Article by William Fisk

Halloween approaches! Soon the dead will walk and ghastly ghosts will gather for ghoulish and gruesome fun!
As much as our favourite holiday is the time of year to dust off your creepy cosplay, hit the city, and get funky like Frankenstein… it’s also the perfect month to immerse yourself in that most malevolent and monstrous of cinema genres – HORROR!
Get ready to hide behind that cushion and scream for your lives as we take a peak through petrified fingers at my top five film picks for Halloween!

(Dir: George A. Romero 1978)

The sequel to 1968’s ‘Night of the Living Dead’, the low budget, independent horror film that reinvented the zombie sub-genre forever, ‘Dawn of the Dead’ follows the misfortunes of four desperate survivors hiding in a deserted shopping mall from hordes of ravenous walking corpses.

‘Dawn…’ is an ultra-gory comic book style roller-coaster ride from start to finish… but also more than the sum of its rotting parts. Here you will find satire at its most scathing. Romero’s take on mindless consumerism back in the 70’s was way ahead of its time and feels more prophetic than ever. Plus.. there’s a zombie pie fight! Glorious!

(Dir: Terence Fisher 1958)

British film company ‘Hammer’ were the undisputed Kings of Horror from the 1950’s to the 1970’s. Their sumptuous 1958 remake of Bram Stoker’s ‘Dracula’ saw Sir Christopher Lee reinvent the iconic monster into a very physical and terrifying predator dripping in dark, brooding sexuality.

Facing off against fellow legend of British Horror cinema, the phenomenal Peter Cushing (as his nemesis, Van Helsing), from the moment that bright red blood is splattered across Dracula’s coffin from off-screen in the opening credits sequence…. unsuspecting 50’s audiences were suddenly and immediately aware that this new version of the classic horror tale was going to be horrifically vivid and different. Beautiful and terrifying.

(Dir: Robert Eggers 2015)

He only has two film credits, but Robert Eggers is already regarded by many critics as a master director. His debut, ‘The Witch’ is a supernatural horror that follows a Puritan family who encounter forces of evil in the woods beyond their New England farm.

The tone is deeply unsettling throughout, with fantastic performances, authentic period language, haunting sound design, and a meticulous attention to detail that combine perfectly to make an exceptionally intelligent horror experience. A modern classic for the genre from a new talent that demands your attention.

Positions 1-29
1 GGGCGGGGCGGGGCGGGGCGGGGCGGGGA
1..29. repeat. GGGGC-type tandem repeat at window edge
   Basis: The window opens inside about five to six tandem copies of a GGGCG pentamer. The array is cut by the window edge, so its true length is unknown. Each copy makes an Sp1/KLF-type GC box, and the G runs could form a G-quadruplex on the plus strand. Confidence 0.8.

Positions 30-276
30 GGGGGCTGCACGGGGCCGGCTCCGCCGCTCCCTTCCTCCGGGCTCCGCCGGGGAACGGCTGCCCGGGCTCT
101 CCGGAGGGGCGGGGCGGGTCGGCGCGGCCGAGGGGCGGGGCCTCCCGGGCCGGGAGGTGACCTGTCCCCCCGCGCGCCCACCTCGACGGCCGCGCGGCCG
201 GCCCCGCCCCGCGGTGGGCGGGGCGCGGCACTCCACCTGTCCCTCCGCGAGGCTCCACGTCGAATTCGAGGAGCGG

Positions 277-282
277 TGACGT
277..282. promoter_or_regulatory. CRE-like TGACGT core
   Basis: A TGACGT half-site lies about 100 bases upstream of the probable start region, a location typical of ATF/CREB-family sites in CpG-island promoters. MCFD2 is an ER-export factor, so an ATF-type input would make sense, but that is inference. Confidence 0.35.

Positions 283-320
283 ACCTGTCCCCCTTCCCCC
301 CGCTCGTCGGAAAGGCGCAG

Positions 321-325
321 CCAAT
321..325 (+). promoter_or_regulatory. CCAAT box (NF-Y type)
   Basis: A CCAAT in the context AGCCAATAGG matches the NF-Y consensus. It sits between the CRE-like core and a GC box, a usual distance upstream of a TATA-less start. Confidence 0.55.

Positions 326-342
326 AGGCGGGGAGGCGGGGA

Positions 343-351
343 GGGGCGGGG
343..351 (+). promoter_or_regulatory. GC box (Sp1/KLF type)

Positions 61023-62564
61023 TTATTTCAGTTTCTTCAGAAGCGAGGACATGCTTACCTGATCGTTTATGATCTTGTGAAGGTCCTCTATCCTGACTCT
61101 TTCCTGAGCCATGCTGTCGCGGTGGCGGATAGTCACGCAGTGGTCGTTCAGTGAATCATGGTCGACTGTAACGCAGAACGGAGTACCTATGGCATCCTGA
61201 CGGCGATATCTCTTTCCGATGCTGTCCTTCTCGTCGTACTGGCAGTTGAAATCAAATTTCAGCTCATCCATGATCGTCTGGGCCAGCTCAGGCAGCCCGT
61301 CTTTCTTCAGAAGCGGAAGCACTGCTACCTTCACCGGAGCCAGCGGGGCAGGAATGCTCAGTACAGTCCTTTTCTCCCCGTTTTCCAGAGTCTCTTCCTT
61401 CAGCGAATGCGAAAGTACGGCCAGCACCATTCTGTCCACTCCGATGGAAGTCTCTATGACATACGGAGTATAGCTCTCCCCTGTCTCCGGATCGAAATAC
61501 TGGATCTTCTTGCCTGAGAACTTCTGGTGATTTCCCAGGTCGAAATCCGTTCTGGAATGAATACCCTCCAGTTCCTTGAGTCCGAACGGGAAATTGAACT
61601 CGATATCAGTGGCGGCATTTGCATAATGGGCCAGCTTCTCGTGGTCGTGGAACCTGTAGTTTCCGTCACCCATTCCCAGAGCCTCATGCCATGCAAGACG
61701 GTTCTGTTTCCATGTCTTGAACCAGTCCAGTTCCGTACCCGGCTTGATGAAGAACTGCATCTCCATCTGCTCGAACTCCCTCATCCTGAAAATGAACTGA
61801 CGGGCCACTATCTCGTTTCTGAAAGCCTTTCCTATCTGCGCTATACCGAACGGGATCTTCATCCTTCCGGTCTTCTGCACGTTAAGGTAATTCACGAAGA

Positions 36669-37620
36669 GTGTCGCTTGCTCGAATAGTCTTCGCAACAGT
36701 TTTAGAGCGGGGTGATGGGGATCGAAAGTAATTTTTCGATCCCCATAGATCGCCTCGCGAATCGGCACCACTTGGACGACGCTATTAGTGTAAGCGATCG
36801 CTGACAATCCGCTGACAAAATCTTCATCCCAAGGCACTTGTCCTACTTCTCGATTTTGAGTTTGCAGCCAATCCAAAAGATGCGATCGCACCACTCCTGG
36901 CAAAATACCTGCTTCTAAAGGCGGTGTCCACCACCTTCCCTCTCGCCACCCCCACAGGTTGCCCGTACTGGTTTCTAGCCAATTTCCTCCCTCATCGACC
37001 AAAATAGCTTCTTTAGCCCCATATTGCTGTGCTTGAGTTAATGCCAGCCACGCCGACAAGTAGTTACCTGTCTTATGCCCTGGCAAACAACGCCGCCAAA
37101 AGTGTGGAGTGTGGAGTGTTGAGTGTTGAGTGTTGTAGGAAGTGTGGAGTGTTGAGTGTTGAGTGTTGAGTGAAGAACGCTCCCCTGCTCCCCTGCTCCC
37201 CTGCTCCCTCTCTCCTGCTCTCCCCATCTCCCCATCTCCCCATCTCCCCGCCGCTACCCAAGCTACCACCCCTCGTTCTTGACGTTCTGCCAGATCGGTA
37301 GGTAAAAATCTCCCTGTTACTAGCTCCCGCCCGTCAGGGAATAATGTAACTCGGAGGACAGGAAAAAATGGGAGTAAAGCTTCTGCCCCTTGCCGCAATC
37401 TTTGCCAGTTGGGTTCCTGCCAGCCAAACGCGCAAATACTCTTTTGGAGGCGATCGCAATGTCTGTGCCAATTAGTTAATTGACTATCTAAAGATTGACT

(Dir: John Carpenter 1982)

Science Fiction and Horror make ideal bed fellows, and one of the finest examples of this genre pairing is 1982’s ‘The Thing’. A box office flop on release, ‘The Thing’ tells the tale of a group of American researchers in Antarctica who encounter a parasitic extra-terrestrial life-form that assimilates, then imitates other organisms.

There is so much to admire in this nihilistic cult classic, but the true stand out for me is the gut-churning creature designs of horror effects legend – Rob Bottin. A tour de force of practical effects, severed heads sprout insect legs and stomachs turn into gaping mouths as viscera splashes across the screen! Definitely not one for the squeamish.

(Dir: Wes Craven 1984)

The cinematic story of Freddy Krueger, the titular dream stalker with the bladed leather glove, has arguably been one of diminishing returns. However, his first outing in 1984’s ‘A Nightmare on Elm Street’ still remains one of the scariest and ferociously imaginative films ever made.

‘Nightmare…’ is a fantastic example of ‘plastic’ reality in Horror, a watershed moment for the genre during the mid-1980’s. Advances in special effects and materials (thin latex) saw film makers like Craven and David Cronenberg move on from the long-stale slasher craze that dominated the early decade into experimenting with making metaphors physical. Freddy’s tongue emerging from the telephone is surrealist cinema at its most peculiar and disturbing. You may never sleep again.

Are you scared yet? Don’t be! It’s only Halloween! Remember… it’s only a movie.
… or is it?

William Fisk is a DJ, Co-founder of ‘THE SUNDAY CLUB’ Wechat community and ‘Monster Mash’ dance champion since 1977. You can contact him.